In perfect English, he teaches us about local ingredients as we learn new techniques and recipes. We prepare a meal of roasted tomato soup (sopa de tomate horneado); fresh regional cheese (called Menonita) served on an fragrant, indigenous leaf called hoja santa; and sea bass (corvina) cooked in a banana leaf with achiote (a flavorful, rust-colored paste made from seeds) along with a side of green rice, colored with a blend of basil, cilantro, oil and garlic. He serves dulce de calabaza for dessert, a squash that’s been cooked in raw sugar for hours, accompanied by fresh whipped cream.

Habanero Peppers at Los Tamarindos Farm
Habanero Peppers at Los Tamarindos Farm

We move to an outdoor patio table beautifully set with rustic dinnerware and savor our meal over wine. Both the chef and the setting are so relaxed that it’s easy to lose track of time. The four-hour lesson has already gone on for six.

At Los Tamarindos, Chef Silva teaches visitors about sustainable farming but one of his most gratifying roles is inviting local students here to learn where their food comes from so they can some day become farmers, or at least, educated consumers.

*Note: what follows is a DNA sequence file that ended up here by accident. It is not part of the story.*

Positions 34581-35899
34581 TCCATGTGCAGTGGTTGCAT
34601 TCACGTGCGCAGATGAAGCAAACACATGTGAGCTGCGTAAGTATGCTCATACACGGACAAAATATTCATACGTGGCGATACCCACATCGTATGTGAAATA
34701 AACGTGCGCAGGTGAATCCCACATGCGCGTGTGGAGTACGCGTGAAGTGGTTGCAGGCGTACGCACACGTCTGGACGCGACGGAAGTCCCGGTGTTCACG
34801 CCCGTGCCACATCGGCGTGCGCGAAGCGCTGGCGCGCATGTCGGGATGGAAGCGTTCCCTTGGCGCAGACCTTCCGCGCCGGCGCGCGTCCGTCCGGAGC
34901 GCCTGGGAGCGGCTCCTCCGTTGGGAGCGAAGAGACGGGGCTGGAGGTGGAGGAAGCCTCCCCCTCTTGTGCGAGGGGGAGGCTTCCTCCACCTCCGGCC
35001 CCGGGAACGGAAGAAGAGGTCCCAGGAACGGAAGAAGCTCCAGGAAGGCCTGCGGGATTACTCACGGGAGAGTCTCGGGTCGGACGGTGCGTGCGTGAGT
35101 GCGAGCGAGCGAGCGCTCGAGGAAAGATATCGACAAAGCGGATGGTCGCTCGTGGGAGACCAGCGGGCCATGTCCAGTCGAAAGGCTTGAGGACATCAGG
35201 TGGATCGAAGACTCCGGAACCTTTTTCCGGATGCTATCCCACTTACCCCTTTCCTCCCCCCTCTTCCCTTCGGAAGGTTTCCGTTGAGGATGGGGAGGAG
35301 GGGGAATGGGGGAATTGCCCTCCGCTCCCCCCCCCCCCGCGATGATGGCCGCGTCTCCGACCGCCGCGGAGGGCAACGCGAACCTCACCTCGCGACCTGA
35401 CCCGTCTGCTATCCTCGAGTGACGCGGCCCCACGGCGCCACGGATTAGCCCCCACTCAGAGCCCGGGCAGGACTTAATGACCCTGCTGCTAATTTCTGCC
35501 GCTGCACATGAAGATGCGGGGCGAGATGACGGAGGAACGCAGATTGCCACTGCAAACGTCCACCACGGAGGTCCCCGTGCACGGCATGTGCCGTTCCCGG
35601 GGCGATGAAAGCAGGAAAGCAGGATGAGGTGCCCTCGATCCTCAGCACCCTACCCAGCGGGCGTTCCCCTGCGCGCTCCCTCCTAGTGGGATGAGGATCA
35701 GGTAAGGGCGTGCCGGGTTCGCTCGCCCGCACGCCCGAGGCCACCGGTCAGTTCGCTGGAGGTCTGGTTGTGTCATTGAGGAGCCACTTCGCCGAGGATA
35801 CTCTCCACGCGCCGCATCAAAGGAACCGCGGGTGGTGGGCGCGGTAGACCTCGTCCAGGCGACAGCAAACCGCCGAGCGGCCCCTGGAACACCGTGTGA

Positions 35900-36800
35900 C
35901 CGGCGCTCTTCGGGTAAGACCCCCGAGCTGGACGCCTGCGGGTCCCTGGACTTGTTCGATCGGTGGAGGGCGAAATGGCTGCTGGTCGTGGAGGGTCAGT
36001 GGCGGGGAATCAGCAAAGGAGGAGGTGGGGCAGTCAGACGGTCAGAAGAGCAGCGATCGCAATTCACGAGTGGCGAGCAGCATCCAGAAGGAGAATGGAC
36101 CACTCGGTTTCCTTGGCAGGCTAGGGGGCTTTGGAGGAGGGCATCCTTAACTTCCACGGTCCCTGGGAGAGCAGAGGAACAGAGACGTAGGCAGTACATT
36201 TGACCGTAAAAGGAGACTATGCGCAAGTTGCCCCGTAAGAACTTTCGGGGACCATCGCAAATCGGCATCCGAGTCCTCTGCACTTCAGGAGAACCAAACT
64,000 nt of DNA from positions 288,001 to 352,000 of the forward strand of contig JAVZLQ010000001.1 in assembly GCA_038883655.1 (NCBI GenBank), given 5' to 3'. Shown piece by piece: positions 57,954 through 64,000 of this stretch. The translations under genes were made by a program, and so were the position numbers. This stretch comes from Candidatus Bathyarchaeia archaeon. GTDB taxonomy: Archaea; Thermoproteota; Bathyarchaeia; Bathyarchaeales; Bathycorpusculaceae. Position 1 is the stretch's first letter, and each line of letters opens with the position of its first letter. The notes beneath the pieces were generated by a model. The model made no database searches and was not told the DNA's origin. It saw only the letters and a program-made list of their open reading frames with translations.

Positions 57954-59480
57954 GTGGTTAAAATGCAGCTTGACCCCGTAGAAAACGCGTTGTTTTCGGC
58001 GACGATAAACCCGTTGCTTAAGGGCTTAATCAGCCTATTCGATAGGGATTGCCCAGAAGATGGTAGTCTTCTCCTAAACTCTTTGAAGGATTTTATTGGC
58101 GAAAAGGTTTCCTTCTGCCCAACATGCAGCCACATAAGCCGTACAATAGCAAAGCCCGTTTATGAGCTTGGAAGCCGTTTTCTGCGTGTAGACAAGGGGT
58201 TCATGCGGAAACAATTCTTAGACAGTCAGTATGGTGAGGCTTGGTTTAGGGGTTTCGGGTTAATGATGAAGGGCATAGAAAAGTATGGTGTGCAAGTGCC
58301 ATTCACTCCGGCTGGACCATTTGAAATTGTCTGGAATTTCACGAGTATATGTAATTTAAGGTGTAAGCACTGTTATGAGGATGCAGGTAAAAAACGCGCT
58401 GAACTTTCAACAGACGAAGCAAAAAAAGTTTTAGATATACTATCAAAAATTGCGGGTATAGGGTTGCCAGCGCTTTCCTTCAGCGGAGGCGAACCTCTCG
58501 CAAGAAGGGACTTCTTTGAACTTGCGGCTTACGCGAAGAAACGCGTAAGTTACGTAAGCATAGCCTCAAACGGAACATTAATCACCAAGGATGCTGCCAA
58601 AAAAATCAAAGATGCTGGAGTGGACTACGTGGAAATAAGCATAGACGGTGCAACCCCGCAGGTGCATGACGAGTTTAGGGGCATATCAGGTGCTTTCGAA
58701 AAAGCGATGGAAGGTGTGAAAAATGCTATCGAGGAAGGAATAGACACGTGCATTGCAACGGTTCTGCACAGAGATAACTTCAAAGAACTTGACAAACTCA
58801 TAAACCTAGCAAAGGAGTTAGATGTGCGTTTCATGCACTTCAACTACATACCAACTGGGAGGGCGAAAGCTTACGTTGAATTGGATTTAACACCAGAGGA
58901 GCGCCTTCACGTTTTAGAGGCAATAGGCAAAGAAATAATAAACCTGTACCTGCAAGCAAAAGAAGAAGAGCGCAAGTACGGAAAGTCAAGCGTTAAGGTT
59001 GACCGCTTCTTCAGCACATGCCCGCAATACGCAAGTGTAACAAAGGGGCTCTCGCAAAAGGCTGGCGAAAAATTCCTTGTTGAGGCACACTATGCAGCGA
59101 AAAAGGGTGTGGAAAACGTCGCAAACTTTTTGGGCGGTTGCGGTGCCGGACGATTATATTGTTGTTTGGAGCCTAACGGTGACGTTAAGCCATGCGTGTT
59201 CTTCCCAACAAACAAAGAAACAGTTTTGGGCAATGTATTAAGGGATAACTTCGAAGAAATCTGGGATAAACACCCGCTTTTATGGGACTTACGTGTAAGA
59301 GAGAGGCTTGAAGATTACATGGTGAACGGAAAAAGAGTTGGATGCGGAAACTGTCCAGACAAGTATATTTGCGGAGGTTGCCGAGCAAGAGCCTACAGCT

Silva is more of a realist than a Don Quixote. “There’s no future in farming,” he says. He tells us that he receives no subsidies from the government and instead counts on the proceeds of his restaurant in town to maintain the farm. “Many fail but some are lucky,” he says. “People continue in agriculture for the tradition, not the money.”


Tequila Restaurant

Manuel Doblado 1011, San Jose del Cabo, Baja Sur

Dinner daily, 6-10:30PM

Los Tamarindos Farm

Open Daily from Noon to 10PM

4-hour cooking class with lunch $85

[Published in the Chicago Tribune – March 4, 2012]